Our pick of this week’s art events: 12 - 18 January

RA Recommends

Published 9 January 2015

From an abundance of abstraction across London to impressionistic cityscapes of New York.

  • Fig-2

    ICA, London, until 20 December 2015
    In 2000, curator Mark Francis invited 50 artists to present 50 separate successive solo exhibitions over 50 weeks of the year. Fig-1, the title of Francis’s project, saw contributions by artists including Richard Hamilton, Jeremy Deller, Runa Islam and Anish Kapoor RA, with each artist only invited to take part a few weeks in advance, in order to keep the project organic and informal.

    Curator Fatos Üstek launched Fig-2 last week, a sequel that updates the format for 2015. While Fig-1 commandeered a small room in a Soho club, Fig-2 takes over a small studio at the ICA. Each Monday a new show or project is presented. This week saw an installation by Laura Eldhert that hung tapestries from the ceiling; on Monday 12 January, Charles Avery – whose practice revolves around the continual visualisation of an imagined island society – takes over the space.

  • Laura Eldret, installation image of fig-2 exhibition

    Laura Eldret, installation image of fig-2 exhibition, 2015.

    various media . Courtesy of the artist Photography Sylvain Deleu.

  • Adventures of the Black Square: Abstract Art and Society, 1915–2015

    Whitechapel Gallery, London, 15 January – 6 April 2015
    The RA’s show of South American abstract art, ‘Radical Geometry’, examined how geometric abstraction travelled diagonally across the Atlantic from Europe, taking compelling new forms inspired by local political and social circumstances.

    The Whitechapel expands this investigation across more countries and continents this week, with ‘Adventures of the Black Square’. The show starts at the beginning of geometric abstraction, in Russia with Malevich, before journeying, via the Dutchmen Mondrian and Van Doesburg, to the American minimalism of Dan Flavin and Carl Andre, to the work of today’s artists, including painter Sarah Morris and New York-based performance artist Andrea Fraser.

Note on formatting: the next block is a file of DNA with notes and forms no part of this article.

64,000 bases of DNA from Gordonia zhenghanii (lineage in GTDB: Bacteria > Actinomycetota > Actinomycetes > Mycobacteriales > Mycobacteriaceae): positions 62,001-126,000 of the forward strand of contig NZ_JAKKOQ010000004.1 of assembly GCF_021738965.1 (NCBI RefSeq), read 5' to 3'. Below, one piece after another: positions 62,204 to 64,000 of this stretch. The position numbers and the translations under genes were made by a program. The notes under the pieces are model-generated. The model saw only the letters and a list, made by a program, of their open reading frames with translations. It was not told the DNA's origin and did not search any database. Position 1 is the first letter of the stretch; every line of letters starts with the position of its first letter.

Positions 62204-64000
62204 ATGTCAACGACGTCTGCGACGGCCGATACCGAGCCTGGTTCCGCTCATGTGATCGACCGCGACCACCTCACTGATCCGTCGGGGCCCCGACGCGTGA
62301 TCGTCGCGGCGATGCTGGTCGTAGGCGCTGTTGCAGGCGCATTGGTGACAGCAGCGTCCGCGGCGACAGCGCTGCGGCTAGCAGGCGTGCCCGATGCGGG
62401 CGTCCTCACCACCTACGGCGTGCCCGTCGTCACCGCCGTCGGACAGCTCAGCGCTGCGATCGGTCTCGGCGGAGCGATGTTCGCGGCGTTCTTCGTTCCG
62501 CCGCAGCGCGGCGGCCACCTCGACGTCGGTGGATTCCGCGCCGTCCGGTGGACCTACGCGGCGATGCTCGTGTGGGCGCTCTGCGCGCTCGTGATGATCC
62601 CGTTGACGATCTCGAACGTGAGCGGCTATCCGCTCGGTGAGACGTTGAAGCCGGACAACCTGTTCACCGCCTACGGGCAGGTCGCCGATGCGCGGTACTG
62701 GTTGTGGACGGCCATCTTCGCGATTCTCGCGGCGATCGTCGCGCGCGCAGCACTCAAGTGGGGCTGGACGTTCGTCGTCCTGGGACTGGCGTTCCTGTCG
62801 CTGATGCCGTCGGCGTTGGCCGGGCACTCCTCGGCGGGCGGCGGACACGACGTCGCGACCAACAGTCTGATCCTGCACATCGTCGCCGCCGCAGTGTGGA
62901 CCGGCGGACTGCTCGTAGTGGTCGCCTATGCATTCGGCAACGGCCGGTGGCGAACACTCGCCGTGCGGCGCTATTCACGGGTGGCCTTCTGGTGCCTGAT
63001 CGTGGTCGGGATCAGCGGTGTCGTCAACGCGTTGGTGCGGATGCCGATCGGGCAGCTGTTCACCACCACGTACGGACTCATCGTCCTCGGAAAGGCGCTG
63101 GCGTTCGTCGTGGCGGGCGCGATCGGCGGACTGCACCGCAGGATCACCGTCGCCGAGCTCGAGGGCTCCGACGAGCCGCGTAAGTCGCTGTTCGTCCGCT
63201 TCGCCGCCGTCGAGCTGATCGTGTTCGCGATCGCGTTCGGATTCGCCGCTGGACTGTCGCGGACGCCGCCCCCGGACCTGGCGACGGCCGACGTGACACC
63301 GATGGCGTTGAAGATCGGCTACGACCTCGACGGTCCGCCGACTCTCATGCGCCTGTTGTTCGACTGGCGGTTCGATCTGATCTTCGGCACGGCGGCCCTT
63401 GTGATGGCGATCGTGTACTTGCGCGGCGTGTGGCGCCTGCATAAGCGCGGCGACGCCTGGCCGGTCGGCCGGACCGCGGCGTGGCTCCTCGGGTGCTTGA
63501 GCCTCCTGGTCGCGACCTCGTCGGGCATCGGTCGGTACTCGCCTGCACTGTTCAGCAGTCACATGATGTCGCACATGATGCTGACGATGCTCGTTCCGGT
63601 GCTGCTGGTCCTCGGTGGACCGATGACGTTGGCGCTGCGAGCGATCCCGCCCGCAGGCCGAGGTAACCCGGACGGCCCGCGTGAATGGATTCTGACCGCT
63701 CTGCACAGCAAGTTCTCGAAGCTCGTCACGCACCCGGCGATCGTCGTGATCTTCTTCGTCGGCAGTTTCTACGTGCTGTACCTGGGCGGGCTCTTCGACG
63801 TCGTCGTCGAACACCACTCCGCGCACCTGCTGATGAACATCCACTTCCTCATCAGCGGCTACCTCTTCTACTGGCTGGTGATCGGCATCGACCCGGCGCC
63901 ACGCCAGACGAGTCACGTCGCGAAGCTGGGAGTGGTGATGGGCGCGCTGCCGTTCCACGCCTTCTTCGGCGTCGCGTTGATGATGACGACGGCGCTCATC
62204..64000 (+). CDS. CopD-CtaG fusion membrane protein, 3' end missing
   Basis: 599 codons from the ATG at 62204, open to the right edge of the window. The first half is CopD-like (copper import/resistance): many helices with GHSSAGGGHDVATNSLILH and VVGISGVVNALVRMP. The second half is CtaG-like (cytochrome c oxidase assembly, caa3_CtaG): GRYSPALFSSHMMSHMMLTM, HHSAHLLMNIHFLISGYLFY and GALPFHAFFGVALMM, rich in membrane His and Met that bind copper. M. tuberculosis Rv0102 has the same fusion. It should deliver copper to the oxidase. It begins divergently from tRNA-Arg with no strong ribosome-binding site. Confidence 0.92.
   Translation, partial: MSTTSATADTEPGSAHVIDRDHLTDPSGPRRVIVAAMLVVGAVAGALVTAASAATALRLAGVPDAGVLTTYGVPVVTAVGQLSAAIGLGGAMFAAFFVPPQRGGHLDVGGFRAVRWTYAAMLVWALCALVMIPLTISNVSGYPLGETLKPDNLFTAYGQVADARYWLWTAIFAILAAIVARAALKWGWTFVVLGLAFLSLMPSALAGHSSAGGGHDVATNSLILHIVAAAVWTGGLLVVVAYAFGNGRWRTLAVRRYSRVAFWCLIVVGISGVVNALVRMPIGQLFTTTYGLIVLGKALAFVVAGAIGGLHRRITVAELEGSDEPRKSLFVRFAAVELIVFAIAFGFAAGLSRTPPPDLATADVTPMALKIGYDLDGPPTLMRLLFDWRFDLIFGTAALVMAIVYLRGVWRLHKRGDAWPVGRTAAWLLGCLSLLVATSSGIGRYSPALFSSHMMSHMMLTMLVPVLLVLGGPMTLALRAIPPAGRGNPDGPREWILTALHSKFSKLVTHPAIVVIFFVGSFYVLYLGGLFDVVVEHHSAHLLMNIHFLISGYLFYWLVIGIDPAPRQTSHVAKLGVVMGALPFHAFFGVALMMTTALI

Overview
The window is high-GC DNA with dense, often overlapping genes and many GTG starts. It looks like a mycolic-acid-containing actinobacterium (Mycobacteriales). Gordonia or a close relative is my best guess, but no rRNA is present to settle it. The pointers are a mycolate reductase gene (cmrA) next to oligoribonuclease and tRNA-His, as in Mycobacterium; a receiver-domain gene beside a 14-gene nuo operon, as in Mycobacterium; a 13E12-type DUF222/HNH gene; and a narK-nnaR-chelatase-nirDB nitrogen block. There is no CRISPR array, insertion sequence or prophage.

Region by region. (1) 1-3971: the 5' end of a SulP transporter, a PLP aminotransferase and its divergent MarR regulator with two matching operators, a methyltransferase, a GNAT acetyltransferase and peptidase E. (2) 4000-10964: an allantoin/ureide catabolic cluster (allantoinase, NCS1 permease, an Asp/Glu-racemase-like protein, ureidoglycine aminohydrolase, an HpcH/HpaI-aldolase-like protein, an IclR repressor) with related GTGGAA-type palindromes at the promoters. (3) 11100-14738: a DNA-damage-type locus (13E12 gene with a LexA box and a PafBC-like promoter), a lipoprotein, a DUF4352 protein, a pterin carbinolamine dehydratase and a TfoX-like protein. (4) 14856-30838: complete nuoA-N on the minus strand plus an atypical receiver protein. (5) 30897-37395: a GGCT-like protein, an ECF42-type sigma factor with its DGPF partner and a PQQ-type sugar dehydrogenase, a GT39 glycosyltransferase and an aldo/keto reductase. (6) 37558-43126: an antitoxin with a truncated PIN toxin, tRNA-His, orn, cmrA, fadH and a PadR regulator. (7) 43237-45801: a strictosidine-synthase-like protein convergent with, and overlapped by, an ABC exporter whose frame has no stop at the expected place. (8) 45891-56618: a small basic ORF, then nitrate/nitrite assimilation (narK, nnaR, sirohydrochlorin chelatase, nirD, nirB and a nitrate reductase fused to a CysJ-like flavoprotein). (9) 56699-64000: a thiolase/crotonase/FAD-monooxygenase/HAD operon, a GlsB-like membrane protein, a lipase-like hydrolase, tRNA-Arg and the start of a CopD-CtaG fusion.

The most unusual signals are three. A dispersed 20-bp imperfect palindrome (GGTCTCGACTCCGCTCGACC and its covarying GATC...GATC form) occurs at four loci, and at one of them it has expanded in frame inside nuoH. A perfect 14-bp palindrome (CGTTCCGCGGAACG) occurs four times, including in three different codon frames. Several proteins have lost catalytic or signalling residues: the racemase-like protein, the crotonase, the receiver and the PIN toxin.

• Gabriel Orozco, Light Signs #1 (Korea)

    Gabriel Orozco, Light Signs #1 (Korea), 1995.

    Synthetic polymer plastic sheet and light box 100 × 100 × 19.7 cm. Courtesy Marian Goodman Gallery, New York © the Artist.

  • Seven from the Seventies

    Flowers, London, 16 January – 21 February 2015
    In view of the Whitechapel show, it is timely that Flowers gallery focuses on British abstraction from the 1970s. Works by seven artists – Colin Cina, Bernard Cohen, Noel Forster, Derek Hirst, Michael Kidner RA, Jack Smith and Richard Smith – developed the form in divergent directions, from the hard-edged paintings of Hirst to Kidner’s optically expanding pattern pieces.

  • Michael Kidner, Column (no.2) in Front of its own Image

    Michael Kidner, Column (no.2) in Front of its own Image, 1970.

    (c) Michael Kidner, Courtesy of Flowers Gallery.

  • Serge Poliakoff: Silent Paintings

    Timothy Taylor Gallery, London,14 January–21 February 2015
    To continue any adventure into abstraction, art lovers can visit Timothy Taylor Gallery, in Mayfair, to see the first solo presentation of Serge Poliakoff’s work in London for over 50 years. The Russian-born painter fled the revolution to work in Paris, and became a significant figure in Taschism, a catch-all term for pre- and post-war French abstraction, which departed from Cubism and Constructivism for more rough-and-tumble, spontaneous, expressionistic styles (for this reason it is often seen as the European equivalent of the Abstract Expressionism of De Kooning and co in New York). The exhibition focuses on Poliakoff’s more restrained series of ‘Silent Paintings’ from the 1950s.

  • Serge Poliakoff, Composition abstraite

    Serge Poliakoff, Composition abstraite, 1968.

    162 x 130 cm. © the Poliakoff Estate. Courtesy Timothy Taylor Gallery, London..

  • Ken Howard: London Paris New York

    Richard Green, London, 14 – 31 January 2015
    And from the purely abstract to the sublimely figurative, in the form of paintings by Ken Howard RA, who presents his impressionistic cityscapes of London, Paris and New York at Richard Green gallery from Wednesday. For those who follow Howard’s work, the Academician’s paintings of the American city will be a particular highlight: they are his first of the Big Apple, and capture walkers in Central Park, Manhattan skyscrapers, the streets of Brooklyn and, most keenly of all, the changing conditions of light in the city that never sleeps.

  • Ken Howard, Square in Manhattan

    Ken Howard, Square in Manhattan.

    oil on canvas. 61 x 20.3 cm. Copyright, Richard Green Gallery, London.

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